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Police Dishonesty Leads to Overturned Convictions

There are a growing number of convictions overturned across the country – another just last month in Massachusetts — because prosecutors failed to disclose evidence of police misconduct that could have helped prove the defendant’s innocence. A convicted murderer in New Hampshire is seeking a new trial on similar grounds.

Called Brady material because of the 1963 U.S. Supreme Court case Brady v. Maryland, prosecutors are constitutionally required to turn over all favorable, material evidence to the defense. That includes evidence of police dishonesty such as lying in an official proceeding, falsifying evidence or stealing when an officer is going to testify, but can also include excessive use of force. The defense could then use the information to impeach an officer’s testimony.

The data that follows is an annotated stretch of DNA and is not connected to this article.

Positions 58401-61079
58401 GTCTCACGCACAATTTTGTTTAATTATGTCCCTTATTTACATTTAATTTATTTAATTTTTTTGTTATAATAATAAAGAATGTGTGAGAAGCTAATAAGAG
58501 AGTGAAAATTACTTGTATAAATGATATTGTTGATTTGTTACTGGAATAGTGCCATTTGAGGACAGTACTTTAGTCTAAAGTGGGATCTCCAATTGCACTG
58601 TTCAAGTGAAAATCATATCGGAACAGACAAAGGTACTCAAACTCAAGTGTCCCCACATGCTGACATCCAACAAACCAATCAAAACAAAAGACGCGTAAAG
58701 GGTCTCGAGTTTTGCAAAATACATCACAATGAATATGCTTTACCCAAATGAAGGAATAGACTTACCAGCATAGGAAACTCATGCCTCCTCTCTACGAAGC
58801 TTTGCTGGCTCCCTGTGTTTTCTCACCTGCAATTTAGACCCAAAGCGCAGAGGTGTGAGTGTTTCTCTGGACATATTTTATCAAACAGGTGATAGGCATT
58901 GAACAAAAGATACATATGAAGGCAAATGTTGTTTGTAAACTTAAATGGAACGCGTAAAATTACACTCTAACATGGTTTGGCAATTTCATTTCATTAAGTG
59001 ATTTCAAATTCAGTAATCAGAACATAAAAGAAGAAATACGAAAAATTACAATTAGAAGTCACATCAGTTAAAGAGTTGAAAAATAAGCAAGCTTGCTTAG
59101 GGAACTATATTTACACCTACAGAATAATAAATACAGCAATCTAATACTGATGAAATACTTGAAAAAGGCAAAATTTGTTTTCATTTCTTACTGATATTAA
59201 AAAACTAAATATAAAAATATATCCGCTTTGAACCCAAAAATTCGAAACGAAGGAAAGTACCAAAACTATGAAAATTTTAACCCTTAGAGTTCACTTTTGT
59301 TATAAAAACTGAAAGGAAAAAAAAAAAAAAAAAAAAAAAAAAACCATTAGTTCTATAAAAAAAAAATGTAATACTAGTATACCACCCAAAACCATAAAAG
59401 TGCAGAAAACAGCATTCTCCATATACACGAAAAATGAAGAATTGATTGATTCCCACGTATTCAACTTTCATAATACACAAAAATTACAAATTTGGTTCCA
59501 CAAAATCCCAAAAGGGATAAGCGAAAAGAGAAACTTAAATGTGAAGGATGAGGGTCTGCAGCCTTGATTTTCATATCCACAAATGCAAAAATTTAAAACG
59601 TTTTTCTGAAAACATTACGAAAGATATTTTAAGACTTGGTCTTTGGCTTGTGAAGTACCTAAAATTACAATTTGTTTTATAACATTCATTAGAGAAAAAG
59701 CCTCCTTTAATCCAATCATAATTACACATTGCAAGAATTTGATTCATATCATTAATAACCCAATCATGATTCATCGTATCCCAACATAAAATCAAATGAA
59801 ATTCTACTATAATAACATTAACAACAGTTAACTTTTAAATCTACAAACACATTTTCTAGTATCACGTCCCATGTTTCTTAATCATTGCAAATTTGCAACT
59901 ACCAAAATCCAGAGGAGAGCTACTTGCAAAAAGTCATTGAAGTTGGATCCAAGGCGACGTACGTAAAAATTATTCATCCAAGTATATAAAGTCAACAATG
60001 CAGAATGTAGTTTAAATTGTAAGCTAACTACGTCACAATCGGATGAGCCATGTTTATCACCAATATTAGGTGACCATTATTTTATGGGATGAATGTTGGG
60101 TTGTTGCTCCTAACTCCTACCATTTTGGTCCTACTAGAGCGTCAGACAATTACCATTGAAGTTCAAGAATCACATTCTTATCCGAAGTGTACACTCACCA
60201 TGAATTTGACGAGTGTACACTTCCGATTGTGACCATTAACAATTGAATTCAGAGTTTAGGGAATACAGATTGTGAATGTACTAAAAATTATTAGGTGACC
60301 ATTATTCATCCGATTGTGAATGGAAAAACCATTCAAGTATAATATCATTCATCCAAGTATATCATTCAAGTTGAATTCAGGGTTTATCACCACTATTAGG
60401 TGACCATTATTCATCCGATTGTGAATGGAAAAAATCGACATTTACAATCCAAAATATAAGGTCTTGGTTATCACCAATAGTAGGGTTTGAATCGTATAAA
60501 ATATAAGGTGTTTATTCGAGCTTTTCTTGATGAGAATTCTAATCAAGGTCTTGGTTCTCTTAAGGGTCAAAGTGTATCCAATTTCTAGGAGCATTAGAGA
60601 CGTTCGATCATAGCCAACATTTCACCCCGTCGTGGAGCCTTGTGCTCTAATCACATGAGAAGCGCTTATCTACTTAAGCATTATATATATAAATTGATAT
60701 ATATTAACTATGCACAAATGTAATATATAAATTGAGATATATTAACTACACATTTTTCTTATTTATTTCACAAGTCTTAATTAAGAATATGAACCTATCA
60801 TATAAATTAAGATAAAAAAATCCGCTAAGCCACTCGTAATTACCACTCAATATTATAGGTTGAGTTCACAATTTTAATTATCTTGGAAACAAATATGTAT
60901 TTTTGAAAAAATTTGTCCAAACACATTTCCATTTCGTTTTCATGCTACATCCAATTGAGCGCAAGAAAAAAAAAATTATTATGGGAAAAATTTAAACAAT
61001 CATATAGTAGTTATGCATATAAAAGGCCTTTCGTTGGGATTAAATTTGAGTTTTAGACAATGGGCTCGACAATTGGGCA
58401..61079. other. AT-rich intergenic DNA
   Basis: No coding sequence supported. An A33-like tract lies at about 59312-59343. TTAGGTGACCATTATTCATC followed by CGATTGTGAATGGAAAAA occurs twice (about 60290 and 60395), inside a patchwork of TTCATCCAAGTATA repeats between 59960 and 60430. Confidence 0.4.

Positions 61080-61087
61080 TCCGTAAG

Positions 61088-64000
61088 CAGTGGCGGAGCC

“The only evidence linking [an Arizona mother formerly convicted of conspiring to kill her son, now released] to the murder of her son is the word of Detective Armando Saldate, Jr. – a police officer with a long history of misconduct that includes lying under oath as well as accepting sexual favors in exchange for leniency and lying about it,” Ninth Circuit Court of Appeals Judge Kozinski wrote in the opinion.

The Arizona case is a recent example of a nationwide trend where courts have learned long after the fact that prosecutors have failed to disclose Brady material. Most frequently, this leads courts to overturn convictions, and in some cases dismiss the charges entirely. Judge Kozinski noted in his opinion that it is often difficult to get prosecutors to comply with Brady requirements because they feel that it weakens their cases. Courts have made it clear, however, that they will not tolerate Brady disclosure violations.

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